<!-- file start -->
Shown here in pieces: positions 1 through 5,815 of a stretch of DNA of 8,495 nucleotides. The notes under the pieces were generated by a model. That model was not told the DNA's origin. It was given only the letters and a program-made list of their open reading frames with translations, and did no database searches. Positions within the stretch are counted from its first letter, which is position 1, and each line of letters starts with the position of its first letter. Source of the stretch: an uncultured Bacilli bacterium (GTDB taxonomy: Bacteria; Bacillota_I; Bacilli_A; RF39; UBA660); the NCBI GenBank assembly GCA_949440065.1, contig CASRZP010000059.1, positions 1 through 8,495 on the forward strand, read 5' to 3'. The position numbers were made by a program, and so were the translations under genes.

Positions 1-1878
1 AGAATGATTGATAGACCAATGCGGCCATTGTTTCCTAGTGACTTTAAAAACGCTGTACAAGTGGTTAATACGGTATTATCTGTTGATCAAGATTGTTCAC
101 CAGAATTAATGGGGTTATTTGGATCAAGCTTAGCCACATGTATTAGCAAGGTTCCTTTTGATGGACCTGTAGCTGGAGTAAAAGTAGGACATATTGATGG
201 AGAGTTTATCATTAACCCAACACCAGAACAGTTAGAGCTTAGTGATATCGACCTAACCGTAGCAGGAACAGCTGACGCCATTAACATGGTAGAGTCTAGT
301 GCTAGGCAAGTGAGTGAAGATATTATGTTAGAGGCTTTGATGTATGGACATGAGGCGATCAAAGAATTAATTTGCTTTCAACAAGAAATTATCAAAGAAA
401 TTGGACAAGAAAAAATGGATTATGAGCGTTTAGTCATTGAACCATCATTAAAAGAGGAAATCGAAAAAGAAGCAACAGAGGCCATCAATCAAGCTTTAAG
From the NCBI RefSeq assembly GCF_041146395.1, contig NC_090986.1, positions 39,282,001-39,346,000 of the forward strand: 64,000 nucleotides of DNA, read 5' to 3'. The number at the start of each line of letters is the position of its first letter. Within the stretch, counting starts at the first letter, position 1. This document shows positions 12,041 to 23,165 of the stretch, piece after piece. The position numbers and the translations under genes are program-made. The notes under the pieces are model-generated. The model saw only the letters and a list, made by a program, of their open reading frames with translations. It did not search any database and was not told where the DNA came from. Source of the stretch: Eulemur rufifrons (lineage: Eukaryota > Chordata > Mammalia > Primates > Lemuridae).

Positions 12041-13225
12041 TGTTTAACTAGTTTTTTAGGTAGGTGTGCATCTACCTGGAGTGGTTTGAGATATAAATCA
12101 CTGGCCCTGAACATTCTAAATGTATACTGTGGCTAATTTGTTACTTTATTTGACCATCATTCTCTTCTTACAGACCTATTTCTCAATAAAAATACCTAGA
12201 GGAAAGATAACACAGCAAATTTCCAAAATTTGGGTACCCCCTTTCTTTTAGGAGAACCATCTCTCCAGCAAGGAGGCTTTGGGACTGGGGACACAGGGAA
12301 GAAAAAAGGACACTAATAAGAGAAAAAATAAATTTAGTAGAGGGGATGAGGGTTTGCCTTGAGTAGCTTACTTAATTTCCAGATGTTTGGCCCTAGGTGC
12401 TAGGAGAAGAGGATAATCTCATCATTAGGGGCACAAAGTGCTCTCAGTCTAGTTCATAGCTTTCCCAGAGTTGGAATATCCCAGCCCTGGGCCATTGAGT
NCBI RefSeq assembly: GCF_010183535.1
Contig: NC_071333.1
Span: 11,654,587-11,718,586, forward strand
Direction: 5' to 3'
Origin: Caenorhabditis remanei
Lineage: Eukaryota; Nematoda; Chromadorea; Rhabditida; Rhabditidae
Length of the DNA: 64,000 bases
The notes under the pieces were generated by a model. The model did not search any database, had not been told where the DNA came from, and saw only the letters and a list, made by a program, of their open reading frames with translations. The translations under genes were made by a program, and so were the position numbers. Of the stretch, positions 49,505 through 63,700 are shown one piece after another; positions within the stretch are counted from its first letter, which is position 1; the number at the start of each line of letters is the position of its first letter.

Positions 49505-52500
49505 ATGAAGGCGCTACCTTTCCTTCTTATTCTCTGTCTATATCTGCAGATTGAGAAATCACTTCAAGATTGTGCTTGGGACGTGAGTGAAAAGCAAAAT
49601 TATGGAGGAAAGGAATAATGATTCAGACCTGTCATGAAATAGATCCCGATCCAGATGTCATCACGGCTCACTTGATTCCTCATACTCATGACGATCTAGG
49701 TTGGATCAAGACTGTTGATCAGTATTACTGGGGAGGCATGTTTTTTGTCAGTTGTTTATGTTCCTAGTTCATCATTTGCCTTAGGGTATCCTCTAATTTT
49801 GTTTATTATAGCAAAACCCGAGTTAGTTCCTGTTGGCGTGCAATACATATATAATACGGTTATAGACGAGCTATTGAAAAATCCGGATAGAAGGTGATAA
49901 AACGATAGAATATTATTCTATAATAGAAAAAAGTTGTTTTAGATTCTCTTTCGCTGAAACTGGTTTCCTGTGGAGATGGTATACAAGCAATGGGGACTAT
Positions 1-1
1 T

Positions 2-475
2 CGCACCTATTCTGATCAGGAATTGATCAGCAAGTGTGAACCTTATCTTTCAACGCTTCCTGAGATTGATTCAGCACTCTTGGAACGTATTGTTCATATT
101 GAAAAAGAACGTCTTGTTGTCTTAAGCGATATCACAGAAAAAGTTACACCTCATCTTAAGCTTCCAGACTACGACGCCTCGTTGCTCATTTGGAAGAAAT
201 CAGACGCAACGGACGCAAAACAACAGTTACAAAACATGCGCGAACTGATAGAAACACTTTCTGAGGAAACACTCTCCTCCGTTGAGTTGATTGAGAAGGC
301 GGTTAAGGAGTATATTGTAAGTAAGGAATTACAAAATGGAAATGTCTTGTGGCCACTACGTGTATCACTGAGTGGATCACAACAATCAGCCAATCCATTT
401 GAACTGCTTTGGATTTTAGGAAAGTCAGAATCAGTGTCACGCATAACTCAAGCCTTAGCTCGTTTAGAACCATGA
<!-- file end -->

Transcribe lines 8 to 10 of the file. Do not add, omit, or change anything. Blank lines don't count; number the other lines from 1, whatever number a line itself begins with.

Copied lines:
From the NCBI RefSeq assembly GCF_041146395.1, contig NC_090986.1, positions 39,282,001-39,346,000 of the forward strand: 64,000 nucleotides of DNA, read 5' to 3'. The number at the start of each line of letters is the position of its first letter. Within the stretch, counting starts at the first letter, position 1. This document shows positions 12,041 to 23,165 of the stretch, piece after piece. The position numbers and the translations under genes are program-made. The notes under the pieces are model-generated. The model saw only the letters and a list, made by a program, of their open reading frames with translations. It did not search any database and was not told where the DNA came from. Source of the stretch: Eulemur rufifrons (lineage: Eukaryota > Chordata > Mammalia > Primates > Lemuridae).

Positions 12041-13225
12041 TGTTTAACTAGTTTTTTAGGTAGGTGTGCATCTACCTGGAGTGGTTTGAGATATAAATCA